Skip to content

Leisure Time

My husband’s Cloud Computing Conferences brings me to India. While there is internet in every hotel room and I can work wherever I go, today in Chennai, I choose to spend the morning hours by myself and “unplugged.” We used to call this sort of activity leisure time.

The sound of the phrase wakes in me a memory of a long gone sensation of deeply felt relaxation. Pronouncing the words aloud causes my limbs to remember what it felt like to rest on the softness of a bed of juicy grass while sinking deeply in the arms of the embracing sunlight. This sensation from an earlier age is quite different from the continuous urgency to be efficient and productive that has is now how I usually spend my time.

From the window of my room on the 6th floor of the Leela Hotel in Chennai I look down on the deserted pool area. The Pool lies north of the Hotel and it is November in India. The sun spreads its morning rays over the rippled surface of the dark blue water; and there is quite a bit of wind. If I want to go to the pool, I best go now.

I pick my seat from the many empty lounge-chairs are arranged around the pool. The temperature is the total opposite of how I experience the air-conditioning inside the Hotels- and in all the buildings we have visited so far which dry one out like a leaf of basil in the freezer making you feel brittle and old.

Outside by the pool this morning is like being back in the womb: a moist embracing breeze engulfs my body and reminds me of the ideal tenderness I have been longing for my whole life.

This is a chance for some moments of feeling ultimate well-being … I struggle, rationalize that I really have much to do, but then manage to decide not to miss out. My email to do’s will have to wait – isn’t there an order in things anyway so I might as well yield. What needs to happen will – what is not meant to happen won’t – so I choose this moment to trust the process.

I decide to sit here until the sun will disappear behind the building at 11.30 am.

Occasionally, the clouds in the blue sky cover up the golden beams of the sun on my arm as I write in my notebook. The feel of the breeze on my skin is one of the ways that helps me get back in touch with who I am. It helps me sense my body. It helps me to sense my Self.

Images of copper plates and bowls pass through my mind. Earthy tones of Sahara-yellow and henna-orange sari’s and dupartta’s are floating in the wind over the trimmed green grass of the Hotel’s court yard. Friendly smiles everywhere are ready to serve the hotel patrons.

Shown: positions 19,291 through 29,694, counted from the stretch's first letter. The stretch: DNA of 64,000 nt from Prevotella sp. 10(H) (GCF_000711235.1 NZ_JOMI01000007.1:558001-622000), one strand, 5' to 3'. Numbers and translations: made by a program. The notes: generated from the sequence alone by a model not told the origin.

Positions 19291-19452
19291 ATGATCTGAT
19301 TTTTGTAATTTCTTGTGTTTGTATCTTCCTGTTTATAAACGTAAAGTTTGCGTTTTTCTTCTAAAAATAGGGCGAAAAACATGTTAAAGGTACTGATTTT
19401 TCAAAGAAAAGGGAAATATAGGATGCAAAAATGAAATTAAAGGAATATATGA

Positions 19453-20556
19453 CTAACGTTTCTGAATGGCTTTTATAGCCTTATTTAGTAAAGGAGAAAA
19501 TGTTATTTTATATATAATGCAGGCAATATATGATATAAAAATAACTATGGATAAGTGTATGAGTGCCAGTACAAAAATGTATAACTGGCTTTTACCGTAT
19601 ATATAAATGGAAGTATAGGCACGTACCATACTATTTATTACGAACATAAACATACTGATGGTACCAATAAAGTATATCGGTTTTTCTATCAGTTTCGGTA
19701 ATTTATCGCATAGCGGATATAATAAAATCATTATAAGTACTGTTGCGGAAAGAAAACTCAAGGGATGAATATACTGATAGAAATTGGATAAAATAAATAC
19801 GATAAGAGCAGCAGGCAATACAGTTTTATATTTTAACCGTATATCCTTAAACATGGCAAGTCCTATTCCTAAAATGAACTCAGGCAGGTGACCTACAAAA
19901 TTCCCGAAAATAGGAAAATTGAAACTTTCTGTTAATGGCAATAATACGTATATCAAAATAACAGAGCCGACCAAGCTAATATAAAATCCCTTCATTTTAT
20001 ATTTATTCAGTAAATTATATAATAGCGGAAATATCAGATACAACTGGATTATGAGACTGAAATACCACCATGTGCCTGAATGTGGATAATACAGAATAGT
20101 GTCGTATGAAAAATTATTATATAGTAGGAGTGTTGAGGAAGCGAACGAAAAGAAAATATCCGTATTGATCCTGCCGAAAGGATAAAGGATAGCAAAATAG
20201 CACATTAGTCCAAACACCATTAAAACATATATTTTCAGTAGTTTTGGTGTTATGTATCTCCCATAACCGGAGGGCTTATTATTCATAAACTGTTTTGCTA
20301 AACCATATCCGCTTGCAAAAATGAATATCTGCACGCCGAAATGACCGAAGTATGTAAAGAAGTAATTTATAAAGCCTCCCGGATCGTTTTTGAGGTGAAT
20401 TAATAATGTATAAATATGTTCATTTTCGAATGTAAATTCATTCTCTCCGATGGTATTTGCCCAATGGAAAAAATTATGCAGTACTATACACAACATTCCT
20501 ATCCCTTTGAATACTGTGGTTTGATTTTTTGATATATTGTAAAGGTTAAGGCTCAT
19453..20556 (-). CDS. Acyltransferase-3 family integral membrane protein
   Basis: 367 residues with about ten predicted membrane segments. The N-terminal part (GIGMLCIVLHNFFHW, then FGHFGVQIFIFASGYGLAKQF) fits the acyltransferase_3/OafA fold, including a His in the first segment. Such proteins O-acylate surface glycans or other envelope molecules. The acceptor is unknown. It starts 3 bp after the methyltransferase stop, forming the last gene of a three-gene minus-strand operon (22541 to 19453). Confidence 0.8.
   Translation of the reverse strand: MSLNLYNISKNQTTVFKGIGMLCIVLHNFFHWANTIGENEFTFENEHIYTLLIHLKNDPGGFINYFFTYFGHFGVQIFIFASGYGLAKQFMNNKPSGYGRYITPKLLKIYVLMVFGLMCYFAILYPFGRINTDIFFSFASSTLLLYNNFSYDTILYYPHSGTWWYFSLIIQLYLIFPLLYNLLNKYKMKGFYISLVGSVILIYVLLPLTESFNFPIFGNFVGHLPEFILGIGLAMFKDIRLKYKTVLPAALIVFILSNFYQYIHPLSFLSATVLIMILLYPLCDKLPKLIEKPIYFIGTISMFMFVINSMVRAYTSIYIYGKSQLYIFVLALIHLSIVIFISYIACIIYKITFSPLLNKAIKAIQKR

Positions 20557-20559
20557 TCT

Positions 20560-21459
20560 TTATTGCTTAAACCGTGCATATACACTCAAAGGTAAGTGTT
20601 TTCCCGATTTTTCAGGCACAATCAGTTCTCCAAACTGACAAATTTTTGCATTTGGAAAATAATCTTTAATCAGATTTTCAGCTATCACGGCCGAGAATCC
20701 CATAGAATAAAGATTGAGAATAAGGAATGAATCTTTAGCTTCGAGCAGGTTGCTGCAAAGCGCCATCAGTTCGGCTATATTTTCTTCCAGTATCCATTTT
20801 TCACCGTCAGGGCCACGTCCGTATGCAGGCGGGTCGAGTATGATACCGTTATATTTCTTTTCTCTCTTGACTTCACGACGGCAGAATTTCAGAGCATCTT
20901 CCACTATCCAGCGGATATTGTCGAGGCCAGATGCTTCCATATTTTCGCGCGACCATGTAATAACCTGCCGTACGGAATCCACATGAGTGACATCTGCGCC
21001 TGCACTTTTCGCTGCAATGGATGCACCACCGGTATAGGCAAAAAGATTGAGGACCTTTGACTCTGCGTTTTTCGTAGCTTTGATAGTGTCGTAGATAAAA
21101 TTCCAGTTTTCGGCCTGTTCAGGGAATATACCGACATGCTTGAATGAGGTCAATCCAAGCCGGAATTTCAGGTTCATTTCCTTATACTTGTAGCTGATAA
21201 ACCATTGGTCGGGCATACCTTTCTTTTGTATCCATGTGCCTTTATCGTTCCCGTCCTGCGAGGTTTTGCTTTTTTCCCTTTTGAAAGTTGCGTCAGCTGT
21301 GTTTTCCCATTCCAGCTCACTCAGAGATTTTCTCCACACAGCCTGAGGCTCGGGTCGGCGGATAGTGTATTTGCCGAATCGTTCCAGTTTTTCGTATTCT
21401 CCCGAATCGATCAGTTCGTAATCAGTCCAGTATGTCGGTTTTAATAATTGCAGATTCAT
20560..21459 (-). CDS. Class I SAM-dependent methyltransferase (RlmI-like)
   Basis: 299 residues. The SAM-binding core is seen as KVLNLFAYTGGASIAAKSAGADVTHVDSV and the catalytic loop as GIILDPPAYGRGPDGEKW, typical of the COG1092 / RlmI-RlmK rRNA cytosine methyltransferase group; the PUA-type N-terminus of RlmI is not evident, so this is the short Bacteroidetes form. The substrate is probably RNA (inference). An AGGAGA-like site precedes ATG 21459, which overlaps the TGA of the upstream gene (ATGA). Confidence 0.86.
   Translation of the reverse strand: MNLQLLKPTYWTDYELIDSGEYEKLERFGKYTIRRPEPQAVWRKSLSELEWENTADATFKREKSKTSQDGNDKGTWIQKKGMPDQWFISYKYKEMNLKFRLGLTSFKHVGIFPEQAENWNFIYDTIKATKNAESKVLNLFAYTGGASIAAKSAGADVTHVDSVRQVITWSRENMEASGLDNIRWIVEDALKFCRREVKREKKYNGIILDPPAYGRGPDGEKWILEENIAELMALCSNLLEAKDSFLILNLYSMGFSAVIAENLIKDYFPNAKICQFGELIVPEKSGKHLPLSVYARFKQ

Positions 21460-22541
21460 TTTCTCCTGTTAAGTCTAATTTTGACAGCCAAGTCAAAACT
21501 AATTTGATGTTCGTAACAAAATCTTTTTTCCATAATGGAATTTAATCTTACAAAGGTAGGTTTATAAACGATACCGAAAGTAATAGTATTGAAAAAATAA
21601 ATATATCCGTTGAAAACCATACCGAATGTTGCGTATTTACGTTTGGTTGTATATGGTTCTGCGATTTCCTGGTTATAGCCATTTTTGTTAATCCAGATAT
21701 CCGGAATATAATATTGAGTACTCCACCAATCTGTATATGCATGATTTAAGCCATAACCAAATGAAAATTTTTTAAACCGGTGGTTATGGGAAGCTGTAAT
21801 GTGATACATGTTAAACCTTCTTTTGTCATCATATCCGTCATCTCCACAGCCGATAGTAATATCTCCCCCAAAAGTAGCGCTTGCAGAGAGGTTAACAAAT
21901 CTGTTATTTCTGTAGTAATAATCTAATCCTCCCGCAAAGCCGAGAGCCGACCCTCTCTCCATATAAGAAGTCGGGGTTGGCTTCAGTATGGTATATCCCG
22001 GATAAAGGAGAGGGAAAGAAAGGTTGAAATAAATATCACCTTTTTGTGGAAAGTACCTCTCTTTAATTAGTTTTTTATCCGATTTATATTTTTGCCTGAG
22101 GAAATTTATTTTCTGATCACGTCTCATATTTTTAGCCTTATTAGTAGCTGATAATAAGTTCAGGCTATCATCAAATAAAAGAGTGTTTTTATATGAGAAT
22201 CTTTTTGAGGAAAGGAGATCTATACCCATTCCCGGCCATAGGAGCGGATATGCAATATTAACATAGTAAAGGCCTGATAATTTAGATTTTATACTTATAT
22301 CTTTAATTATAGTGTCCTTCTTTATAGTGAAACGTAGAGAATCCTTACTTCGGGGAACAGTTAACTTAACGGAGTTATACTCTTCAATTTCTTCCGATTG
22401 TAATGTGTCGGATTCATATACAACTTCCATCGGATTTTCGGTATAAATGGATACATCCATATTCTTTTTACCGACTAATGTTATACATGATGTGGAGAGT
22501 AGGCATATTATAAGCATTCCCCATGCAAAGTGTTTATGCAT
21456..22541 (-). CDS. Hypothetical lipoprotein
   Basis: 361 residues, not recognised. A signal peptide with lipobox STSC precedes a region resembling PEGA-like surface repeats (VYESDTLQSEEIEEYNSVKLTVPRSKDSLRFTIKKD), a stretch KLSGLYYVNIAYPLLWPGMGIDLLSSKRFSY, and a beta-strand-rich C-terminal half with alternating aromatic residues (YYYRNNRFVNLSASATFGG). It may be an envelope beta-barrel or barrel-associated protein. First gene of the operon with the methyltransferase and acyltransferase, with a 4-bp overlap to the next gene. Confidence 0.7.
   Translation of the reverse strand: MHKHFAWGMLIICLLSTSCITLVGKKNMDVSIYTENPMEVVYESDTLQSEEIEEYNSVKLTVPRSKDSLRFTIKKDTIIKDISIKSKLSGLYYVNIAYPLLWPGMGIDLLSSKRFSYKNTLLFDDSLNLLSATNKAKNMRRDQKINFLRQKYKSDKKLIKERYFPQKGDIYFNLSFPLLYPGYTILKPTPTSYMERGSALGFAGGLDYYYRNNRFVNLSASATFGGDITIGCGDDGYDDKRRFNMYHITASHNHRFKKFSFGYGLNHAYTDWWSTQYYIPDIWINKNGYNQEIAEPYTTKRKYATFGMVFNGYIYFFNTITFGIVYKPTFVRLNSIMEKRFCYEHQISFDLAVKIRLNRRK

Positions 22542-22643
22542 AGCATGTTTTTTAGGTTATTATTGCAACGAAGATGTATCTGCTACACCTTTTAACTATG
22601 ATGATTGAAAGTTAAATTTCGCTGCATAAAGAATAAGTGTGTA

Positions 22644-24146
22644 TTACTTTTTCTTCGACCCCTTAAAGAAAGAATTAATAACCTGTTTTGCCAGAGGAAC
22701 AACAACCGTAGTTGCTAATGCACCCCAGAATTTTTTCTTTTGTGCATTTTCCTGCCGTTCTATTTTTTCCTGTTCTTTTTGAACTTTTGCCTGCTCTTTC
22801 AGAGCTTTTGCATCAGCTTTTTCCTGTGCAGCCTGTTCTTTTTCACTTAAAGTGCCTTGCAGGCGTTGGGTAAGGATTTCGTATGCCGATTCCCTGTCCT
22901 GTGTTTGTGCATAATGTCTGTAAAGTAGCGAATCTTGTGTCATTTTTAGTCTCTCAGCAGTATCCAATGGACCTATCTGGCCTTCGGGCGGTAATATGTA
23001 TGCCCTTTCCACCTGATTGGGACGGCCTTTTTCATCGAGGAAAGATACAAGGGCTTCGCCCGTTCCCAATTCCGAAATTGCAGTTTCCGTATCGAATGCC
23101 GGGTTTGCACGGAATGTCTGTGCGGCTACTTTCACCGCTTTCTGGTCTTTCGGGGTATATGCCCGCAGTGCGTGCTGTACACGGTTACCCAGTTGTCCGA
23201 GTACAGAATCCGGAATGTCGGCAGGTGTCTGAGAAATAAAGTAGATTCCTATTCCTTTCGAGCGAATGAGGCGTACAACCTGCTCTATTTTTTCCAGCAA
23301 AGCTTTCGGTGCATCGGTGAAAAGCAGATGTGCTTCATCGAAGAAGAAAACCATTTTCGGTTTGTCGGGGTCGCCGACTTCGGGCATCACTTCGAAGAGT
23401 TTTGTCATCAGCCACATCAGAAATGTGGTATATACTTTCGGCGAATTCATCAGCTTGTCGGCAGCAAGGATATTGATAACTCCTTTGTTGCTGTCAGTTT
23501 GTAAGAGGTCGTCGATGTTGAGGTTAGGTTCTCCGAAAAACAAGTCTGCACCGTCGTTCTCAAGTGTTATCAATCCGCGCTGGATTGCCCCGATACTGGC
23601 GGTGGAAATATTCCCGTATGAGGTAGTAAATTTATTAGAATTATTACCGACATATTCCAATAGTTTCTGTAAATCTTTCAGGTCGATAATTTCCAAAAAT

I like this country. How would it be to have people around me so ready to serve me back in my own country? How would it be if I were to be one of them serving others? Questions and observations float in and out of my awareness, as if moved by the breeze and as such quite fitting in this moment and this exotic backdrop.

Here in India, it is about dropping everything – your agenda – your schedule – your plan – to just soak up life as it presents itself. It is so opposite to what we have been imbibed with in the Western culture: hang in there- persist – don’t give up – achieve!

It is too late in the year now to smell the flowers. The dark-blue glittering ripples on the surface of the pool reflect how the wind that has become stronger. The parasol next to me squeaks. I hear the treetops “wrissle” (my made up word that best describes the sound I hear). These sounds make me instantly travel back in time to Holland, where I was born and lived the greater part of my life. I am transported back to the fresh meadows and windy beaches of my native country… to the songs about the winter wind and presents for the children sung on the fifth of December: Saint Nicholas has come from Spain, and in spite of the wind he comes to bring candy for all the children that have been good…

The rumble of the big fans of the hotel air-conditioners partly muffle the distant noises of traffic going on far away. Like a flock of busy mosquitos the honking horns of the auto-rickshaws   – are a friendly remind for each driver of each other’s presence: “Hey, it’s good to know that you are behind me.” The luxury cars sound lazier and more laid back but don’t want to be left out in this game.

Who would have thought that often life is about emptying your plate – getting out of your own way – and witnessing life as it takes place?

The pool boy unrolls and rerolls the slightly untidy towels that lie unused on the pool chairs– it isn’t the season but the poolside looks good anyway. There is care in how he resets each towel, chair by chair. He does this with a zen–like attitude as if there is a correlation between the quality of execution of this task and the fate of the world. Hey, I can create something beautiful while just sitting here, I discover with joy. I can take notes for a blog… And so I do.

 

 

Leave a Comment